That said, this week’s Clinton kick-off coverage seems as daffy and as dumb as any we’ve ever seen. Tomorrow, we’ll show you how they trashed Candidate Gore for offering too much early substance—and that was in July of 1999!

This could be the very bad start of a very bad ride to a bad destination. On the bright side, we’re seeing push-back against The Dumb at a couple of sites.

Explicit push-back against The Dumb? Have we ever seen that before?

Instant update: Ow ow ow ow ow ow ow! This just in from the heinous Frank Rich:

“Unscripted Hillary Clinton Still Feels Scripted”

No, really! You can click here.

NO FAVORITE EXAMPLE LEFT BEHIND: The Justice Department doesn’t exist!


Part 3—Restoring Michael Brown:
We’re sorry, but no, Virginia:

No one went on CNN last week and “surreptitiously blamed [Walter Scott] for his own death.”

No one “falsely equated” Scott’s behavior in running away from Officer Slager with Slager’s conduct in shooting Scott in the back. No one actually said that.

When Charles Blow said that unnamed people were saying those things on cable last week, it made for a fabulous column, a piece from the hard tribal mold.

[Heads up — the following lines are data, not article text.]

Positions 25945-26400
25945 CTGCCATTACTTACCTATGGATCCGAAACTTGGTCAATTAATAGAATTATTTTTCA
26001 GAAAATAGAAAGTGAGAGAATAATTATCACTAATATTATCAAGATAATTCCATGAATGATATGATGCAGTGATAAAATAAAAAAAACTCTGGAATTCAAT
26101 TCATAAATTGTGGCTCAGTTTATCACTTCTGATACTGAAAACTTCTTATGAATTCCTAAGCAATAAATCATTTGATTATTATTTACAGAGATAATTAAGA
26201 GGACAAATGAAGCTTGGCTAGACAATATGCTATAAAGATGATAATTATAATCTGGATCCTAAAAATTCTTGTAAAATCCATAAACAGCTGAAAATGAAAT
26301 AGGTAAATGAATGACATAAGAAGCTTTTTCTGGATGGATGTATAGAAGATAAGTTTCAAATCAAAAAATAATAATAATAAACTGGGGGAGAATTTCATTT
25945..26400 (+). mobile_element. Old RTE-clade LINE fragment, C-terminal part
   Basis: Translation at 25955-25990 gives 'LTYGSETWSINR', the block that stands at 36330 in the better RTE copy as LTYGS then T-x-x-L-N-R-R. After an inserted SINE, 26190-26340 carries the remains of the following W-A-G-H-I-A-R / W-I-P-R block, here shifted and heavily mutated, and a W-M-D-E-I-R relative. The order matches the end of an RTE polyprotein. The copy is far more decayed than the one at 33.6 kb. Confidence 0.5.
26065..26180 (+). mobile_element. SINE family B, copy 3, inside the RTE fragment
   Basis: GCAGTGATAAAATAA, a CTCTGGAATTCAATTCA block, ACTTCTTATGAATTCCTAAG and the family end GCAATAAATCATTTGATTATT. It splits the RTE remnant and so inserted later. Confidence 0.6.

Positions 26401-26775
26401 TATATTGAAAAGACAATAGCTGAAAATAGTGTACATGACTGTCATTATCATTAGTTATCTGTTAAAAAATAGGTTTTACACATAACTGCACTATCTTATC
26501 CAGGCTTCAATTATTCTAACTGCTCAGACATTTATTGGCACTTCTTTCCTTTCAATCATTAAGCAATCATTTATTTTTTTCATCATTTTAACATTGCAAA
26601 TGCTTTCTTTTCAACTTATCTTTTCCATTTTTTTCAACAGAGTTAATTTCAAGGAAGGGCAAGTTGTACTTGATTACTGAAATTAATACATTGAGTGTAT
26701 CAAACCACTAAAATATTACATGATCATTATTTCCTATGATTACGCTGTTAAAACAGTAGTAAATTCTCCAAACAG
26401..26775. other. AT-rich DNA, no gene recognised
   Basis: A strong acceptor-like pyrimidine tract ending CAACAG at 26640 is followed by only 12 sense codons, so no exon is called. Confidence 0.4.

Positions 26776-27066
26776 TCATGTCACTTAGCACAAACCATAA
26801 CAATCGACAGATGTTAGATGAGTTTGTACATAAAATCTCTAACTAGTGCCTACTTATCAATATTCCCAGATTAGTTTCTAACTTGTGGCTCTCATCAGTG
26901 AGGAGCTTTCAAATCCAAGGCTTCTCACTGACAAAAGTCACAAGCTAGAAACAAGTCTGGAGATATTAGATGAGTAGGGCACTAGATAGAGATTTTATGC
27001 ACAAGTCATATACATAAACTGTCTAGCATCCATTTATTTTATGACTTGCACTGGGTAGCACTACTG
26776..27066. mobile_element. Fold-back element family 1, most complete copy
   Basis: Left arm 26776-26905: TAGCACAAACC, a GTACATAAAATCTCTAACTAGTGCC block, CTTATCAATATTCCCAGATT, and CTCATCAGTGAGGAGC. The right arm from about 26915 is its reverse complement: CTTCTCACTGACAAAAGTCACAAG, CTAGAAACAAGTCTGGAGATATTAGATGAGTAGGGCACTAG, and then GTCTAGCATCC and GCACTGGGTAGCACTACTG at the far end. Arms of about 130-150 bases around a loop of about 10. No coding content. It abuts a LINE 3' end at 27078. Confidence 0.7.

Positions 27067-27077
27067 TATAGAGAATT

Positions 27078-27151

But no one actually said those things! Blow imagined that those things were said, or he may have just made his claim up.

Whatever! Blow produced the perfect column—a column in which Those People were saying horrific things. Of course, it’s easy to write the perfect column when you work in paraphrase—when you don’t name the people you’re assailing or quote what they actually said.

When a columnist plays that game, he can pleasingly invent the latest perfect example. In a trope which dates to prehistory, Blow’s column had his unnamed pundits “reveal[ing] a deficiency in their own humanity,” the way Those People always do when we make our examples up.

Thrilled by Blow’s moral greatness, we liberals cheered in comments. Unfortunately, other voters are able to see how dumb this process is.

Also, how dishonest.

More and more, our emerging “liberal” world seems to turn on these perfect examples. We invent statements and events which illustrate our deepest beliefs about the world. In order to make our examples perfect, we paraphrase wildly or push bogus facts. We make other facts disappear.

Recently, our perfect examples have tended to fall apart:

Rolling Stone came up with a perfect example. It fell apart within days.

Ferguson was a perfect example. In that case, the perfect story we wanted to tell fell apart more slowly.

Finally, the Justice Department seemed to say that the shooting of Michael Brown had been fully justified. We can’t say if their judgment was sound. But after reviewing all the evidence and speaking to all the witnesses, that’s what Justice said.